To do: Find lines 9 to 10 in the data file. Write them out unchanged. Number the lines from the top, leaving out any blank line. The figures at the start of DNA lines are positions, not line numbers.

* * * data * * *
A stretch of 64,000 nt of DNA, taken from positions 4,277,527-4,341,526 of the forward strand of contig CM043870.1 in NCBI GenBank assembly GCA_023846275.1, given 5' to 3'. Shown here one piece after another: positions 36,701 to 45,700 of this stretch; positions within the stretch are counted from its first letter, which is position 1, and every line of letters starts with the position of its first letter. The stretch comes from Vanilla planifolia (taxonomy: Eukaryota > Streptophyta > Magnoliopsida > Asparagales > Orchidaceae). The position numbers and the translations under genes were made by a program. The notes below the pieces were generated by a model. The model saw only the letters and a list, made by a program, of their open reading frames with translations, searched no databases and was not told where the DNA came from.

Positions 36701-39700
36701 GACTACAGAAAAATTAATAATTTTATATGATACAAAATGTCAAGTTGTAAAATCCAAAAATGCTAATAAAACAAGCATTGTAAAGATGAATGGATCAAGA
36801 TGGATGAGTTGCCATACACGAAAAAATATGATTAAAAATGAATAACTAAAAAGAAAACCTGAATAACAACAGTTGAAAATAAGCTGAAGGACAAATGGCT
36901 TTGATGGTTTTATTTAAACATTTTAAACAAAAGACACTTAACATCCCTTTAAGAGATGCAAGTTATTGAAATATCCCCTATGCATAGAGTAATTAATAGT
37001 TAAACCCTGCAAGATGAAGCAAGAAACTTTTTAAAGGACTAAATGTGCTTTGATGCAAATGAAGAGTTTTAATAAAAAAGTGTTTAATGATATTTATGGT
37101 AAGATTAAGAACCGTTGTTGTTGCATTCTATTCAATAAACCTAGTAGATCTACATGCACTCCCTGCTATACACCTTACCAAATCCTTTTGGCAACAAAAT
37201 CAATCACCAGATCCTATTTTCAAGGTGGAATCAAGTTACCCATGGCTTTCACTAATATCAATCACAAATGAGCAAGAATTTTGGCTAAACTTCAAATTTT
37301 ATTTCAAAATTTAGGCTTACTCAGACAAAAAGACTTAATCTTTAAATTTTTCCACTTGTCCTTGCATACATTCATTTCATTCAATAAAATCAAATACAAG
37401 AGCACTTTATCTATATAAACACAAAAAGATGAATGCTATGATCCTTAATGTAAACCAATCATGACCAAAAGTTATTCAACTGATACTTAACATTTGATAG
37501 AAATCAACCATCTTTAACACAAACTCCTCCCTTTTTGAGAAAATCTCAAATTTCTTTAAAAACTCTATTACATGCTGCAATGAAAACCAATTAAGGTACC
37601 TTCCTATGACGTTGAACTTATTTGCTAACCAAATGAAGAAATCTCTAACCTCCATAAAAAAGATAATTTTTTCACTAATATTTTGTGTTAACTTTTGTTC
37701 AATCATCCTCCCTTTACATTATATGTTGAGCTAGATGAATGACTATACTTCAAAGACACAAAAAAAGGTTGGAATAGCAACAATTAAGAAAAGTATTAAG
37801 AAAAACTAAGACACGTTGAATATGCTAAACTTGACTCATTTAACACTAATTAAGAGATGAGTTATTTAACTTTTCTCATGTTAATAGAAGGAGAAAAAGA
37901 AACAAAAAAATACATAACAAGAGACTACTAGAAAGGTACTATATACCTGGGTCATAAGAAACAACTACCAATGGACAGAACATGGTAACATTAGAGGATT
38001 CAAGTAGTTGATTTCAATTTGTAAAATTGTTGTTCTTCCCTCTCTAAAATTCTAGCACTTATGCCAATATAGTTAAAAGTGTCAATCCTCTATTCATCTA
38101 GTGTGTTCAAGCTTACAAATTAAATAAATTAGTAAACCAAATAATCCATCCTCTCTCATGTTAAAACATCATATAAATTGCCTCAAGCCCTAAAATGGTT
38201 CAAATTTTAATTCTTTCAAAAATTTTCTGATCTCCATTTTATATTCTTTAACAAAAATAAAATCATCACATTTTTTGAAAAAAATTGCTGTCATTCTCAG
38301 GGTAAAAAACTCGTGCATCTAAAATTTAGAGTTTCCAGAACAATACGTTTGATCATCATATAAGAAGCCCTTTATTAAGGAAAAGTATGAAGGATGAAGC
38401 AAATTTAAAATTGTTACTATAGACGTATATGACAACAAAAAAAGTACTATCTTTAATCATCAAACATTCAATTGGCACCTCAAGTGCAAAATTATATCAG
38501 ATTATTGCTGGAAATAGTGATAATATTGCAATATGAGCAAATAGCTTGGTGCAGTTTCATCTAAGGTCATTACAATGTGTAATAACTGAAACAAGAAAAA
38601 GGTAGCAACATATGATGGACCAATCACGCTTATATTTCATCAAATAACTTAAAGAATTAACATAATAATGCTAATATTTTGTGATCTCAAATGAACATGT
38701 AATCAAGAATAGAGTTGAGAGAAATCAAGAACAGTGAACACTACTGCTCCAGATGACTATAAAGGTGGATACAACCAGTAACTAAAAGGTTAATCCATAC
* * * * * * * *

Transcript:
37301 ATTTCAAAATTTAGGCTTACTCAGACAAAAAGACTTAATCTTTAAATTTTTCCACTTGTCCTTGCATACATTCATTTCATTCAATAAAATCAAATACAAG
37401 AGCACTTTATCTATATAAACACAAAAAGATGAATGCTATGATCCTTAATGTAAACCAATCATGACCAAAAGTTATTCAACTGATACTTAACATTTGATAG